by daniel ospina and nicolle rodriguez n.
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  1. By: Daniel Ospina and Nicolle Rodriguez Prokaryotes

  2. Very similar to eukaryotes. • Live in very harsh conditions. • They do not cause diseases. • Unlike eubacteria their cell wall is composed out of glycoproteins and polysaccharides. • Glycoproteins- a group of conjugated proteins that have a carbohydrate as a non protein compound Types of Prokaryotes • Larger of the kingdoms. They can live almost everywhere and are surrounded by a cell wall. • There cell wall contains peptidoglycan. • Peptidoglycan-A polymer in cell walls of prokaryotes made up of polysaccharide and peptide chains in a network. Eubacteria Archaebacteria

  3. Autotrophs Organisms that can make their own food

  4. Photoautotrophs • Carry out photosynthesis like plants. • Are found in areas with a lot of light. • Example: Cyanobacteria • They contain chlorophyll and our found all over the world in areas with plenty of light.

  5. Chemoautotrophs • Do not do photosynthesis • Get their energy from inorganic molecules and chemical reactions such as those Involving ammonia, sulfur, or iron. • Examples would be common soil bacteria

  6. Heterotrophs Organisms that cannot make their own food

  7. Photoheterotrophs • They are photosynthetic meaning they use the sun for energy. • They use organic compounds as nutrients • Mixture of an autotroph and heterotroph

  8. Obligate aerobes V.S. Obligate anaerobes • Organisms that need a constant supply of oxygen like us. • Go through the process of cellular respiration. • Organism that live without oxygen and can be harmed by it. • Examples of these are bacteria such as the Clostridium botulinum which grows in the soil. Obligate aerobes Obligate anaerobes

  9. Facultative anaerobes • They do not require oxygen to live but are not harmed by it either. • They can switch between cellular respiration and fermentation making them very versatile and allowing them to grow anywhere. • Certain fungi such as yeast are facultative anaerobes.

  10. Prokaryotes are small and its hard to notice there characteristics. Prokaryotes are characterized by their shapes, the chemical nature of their cell walls, the ways they move, and the ways they obtain energy. Characteristics of Prokaryotes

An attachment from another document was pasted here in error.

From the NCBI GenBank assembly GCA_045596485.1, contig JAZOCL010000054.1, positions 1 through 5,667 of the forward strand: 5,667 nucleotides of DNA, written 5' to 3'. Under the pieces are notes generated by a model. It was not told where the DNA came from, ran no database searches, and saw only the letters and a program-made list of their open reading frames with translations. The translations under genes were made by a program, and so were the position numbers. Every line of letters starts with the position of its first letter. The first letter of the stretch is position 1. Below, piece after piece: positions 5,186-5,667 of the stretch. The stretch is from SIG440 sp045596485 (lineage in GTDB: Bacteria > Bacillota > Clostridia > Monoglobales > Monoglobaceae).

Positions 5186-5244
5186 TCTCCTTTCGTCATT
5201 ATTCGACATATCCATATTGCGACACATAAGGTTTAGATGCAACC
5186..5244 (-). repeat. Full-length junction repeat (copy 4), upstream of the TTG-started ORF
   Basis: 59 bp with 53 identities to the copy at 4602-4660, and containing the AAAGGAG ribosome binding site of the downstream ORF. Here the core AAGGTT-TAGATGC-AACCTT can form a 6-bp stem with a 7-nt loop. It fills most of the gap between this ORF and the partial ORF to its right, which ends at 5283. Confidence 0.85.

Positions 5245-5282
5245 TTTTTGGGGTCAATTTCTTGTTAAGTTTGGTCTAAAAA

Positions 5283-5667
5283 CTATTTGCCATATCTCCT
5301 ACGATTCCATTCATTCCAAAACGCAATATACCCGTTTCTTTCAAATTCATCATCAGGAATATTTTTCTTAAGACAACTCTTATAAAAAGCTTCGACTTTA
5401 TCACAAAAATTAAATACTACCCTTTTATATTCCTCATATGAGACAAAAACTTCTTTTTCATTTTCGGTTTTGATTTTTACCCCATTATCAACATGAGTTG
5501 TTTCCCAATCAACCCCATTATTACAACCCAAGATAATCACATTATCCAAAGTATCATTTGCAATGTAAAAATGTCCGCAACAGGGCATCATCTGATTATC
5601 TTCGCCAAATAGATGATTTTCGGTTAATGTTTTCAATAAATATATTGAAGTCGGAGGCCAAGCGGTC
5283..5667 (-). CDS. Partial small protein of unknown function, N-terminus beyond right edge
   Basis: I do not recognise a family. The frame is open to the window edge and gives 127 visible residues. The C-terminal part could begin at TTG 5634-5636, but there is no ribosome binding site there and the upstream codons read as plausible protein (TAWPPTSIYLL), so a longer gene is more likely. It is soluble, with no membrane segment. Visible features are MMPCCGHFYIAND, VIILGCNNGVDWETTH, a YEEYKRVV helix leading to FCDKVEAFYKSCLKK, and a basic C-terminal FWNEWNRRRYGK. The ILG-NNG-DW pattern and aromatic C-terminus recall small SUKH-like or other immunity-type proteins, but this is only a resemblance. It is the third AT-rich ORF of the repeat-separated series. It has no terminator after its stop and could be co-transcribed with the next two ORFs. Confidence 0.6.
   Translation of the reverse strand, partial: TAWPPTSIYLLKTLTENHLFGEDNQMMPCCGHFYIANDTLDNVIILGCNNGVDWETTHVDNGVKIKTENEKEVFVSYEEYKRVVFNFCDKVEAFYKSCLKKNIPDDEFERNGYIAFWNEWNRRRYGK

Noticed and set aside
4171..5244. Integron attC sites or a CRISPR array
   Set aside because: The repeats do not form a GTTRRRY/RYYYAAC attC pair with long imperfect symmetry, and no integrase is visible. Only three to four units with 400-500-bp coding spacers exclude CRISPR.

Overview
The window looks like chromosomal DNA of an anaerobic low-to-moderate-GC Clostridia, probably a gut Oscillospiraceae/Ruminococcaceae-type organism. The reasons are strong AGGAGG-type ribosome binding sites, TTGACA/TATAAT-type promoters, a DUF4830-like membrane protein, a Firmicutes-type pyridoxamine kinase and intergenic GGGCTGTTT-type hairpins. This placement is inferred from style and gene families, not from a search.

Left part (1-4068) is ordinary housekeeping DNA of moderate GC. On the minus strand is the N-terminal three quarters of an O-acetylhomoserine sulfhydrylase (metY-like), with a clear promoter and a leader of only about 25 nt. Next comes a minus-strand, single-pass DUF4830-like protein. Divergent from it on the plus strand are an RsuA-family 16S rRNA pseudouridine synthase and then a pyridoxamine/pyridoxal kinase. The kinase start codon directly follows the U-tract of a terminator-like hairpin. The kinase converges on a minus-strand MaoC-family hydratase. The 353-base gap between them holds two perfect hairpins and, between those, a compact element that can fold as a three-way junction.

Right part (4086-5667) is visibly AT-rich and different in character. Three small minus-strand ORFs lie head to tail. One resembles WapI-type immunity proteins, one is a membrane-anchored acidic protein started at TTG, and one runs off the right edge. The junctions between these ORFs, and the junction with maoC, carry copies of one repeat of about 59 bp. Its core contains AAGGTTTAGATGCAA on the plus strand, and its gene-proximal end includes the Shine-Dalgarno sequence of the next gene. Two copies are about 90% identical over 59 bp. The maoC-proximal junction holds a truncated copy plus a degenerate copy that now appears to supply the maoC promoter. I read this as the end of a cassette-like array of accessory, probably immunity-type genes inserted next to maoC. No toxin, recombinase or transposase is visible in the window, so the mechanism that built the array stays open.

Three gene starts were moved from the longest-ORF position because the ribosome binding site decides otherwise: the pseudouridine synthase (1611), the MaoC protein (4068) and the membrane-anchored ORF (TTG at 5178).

11. Shapes of Prokaryotes • Prokaryotes usually come in three distinct and basic shapes. • Rod-shaped prokaryotes are called Bacilli (singular: bacillus) • Spherically-shaped prokaryotes are called cocci (singular: coccus) • Spiral/corkscrew-shaped prokaryotes are called Spirilla (singular: spirillum)

  12. Cell Walls • There are two different cell walls in eubacteria. To tell them apart, scientists use a method called Gram staining. • The Gram stain consists of two dyes: violet and red. The different cell walls will react in their own way to the stain. • Prokaryotes with cell walls that contain a lot of peptidoglycan would absorb more of the violet dye. These are called Gram-positive. • Prokaryotes with an extra layer of lipids and carbohydrates that absorb mostly the red dye are called Gram-negative.

  13. Movement • Prokaryotes move in different ways. • Some use flagella, whiplike structures, to propel themselves. • Others lash, snake, or spiral forward. • Some glide over slimelike materials that they secrete. • Many do not move at all.

  14. Growth and Reproduction • Under favorable conditions, prokaryotes could grow and divide very quickly. They could divide as quickly as every 20 minutes! • Most prokaryotes reproduce using binary fission, an asexual form of reproduction in which the cell copies its DNA and then divides itself in half. This works much like regular cell division. • Other prokaryotes exchange genetic information by forming a hollow “bridge” that allows genes to move from one cell to another. This is called conjugation. • Other prokaryotes form spores that later germinate and form entirely new cells. This ability helps many prokaryotes survive in harsh conditions.